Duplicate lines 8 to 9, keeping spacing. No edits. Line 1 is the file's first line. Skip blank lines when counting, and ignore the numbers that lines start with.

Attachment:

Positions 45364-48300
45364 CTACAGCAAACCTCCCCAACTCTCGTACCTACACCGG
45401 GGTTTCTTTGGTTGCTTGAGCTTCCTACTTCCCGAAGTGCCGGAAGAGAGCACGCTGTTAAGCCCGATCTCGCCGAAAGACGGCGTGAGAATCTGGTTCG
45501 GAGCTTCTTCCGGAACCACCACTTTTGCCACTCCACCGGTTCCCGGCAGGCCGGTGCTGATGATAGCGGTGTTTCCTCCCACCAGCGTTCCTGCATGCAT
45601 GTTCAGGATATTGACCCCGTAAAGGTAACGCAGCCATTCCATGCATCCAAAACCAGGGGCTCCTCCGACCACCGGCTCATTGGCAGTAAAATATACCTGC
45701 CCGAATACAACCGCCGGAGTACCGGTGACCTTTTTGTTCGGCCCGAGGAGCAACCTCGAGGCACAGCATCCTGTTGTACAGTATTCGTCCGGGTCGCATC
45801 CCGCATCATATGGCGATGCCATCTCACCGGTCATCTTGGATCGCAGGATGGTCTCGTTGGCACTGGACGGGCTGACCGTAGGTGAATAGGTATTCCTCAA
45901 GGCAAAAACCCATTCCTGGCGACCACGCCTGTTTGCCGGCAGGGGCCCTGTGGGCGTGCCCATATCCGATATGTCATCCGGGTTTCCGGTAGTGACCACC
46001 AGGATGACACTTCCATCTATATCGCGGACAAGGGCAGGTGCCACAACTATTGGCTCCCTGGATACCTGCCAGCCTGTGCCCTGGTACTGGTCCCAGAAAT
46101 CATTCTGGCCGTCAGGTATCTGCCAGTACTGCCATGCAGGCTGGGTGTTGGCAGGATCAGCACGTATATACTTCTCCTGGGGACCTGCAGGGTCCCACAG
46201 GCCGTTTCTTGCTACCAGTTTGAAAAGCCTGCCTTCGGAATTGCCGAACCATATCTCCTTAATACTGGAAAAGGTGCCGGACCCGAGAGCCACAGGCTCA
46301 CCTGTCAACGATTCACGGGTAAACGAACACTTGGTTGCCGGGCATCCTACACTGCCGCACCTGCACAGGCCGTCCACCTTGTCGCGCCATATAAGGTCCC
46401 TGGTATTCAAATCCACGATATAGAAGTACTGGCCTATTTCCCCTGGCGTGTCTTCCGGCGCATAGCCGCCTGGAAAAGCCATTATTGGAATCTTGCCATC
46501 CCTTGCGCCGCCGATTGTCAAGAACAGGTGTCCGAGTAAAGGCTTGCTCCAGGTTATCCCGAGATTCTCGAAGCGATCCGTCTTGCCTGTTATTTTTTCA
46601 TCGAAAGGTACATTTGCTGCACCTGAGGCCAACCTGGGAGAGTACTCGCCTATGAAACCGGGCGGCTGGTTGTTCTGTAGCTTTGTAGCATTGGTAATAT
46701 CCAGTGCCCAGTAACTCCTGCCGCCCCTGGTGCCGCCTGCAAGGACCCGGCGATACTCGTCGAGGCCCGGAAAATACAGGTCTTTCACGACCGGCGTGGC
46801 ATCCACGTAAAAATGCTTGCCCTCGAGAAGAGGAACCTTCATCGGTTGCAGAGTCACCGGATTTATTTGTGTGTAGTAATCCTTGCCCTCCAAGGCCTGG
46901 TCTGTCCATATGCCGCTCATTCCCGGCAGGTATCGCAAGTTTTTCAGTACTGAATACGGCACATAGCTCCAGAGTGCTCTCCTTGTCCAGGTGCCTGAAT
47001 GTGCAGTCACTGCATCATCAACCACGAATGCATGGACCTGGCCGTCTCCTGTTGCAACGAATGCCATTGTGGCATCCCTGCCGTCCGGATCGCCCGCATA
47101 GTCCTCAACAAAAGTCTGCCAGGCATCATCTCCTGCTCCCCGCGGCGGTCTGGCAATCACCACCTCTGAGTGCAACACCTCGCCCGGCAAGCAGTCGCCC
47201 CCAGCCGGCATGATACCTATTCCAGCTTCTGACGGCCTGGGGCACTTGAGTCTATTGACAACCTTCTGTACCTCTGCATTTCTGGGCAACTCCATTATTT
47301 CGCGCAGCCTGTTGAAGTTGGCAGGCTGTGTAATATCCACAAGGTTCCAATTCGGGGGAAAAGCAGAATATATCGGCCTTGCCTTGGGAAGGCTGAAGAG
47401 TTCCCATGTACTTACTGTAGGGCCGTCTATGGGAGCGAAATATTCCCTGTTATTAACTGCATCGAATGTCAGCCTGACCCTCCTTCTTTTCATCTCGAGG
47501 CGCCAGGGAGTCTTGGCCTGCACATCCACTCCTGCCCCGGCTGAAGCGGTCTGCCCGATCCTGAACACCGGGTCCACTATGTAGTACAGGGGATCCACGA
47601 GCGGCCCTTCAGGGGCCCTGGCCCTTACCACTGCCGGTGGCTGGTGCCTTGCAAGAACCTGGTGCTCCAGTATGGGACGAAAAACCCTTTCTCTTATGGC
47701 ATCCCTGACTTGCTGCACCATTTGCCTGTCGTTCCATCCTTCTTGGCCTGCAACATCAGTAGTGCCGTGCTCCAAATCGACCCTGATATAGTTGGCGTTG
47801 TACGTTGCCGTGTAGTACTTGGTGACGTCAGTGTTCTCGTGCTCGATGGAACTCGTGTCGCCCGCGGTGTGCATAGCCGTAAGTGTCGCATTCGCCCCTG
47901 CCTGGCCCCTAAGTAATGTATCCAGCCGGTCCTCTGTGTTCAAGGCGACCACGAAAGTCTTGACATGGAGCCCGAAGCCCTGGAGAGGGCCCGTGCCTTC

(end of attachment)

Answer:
45901 GGCAAAAACCCATTCCTGGCGACCACGCCTGTTTGCCGGCAGGGGCCCTGTGGGCGTGCCCATATCCGATATGTCATCCGGGTTTCCGGTAGTGACCACC
46001 AGGATGACACTTCCATCTATATCGCGGACAAGGGCAGGTGCCACAACTATTGGCTCCCTGGATACCTGCCAGCCTGTGCCCTGGTACTGGTCCCAGAAAT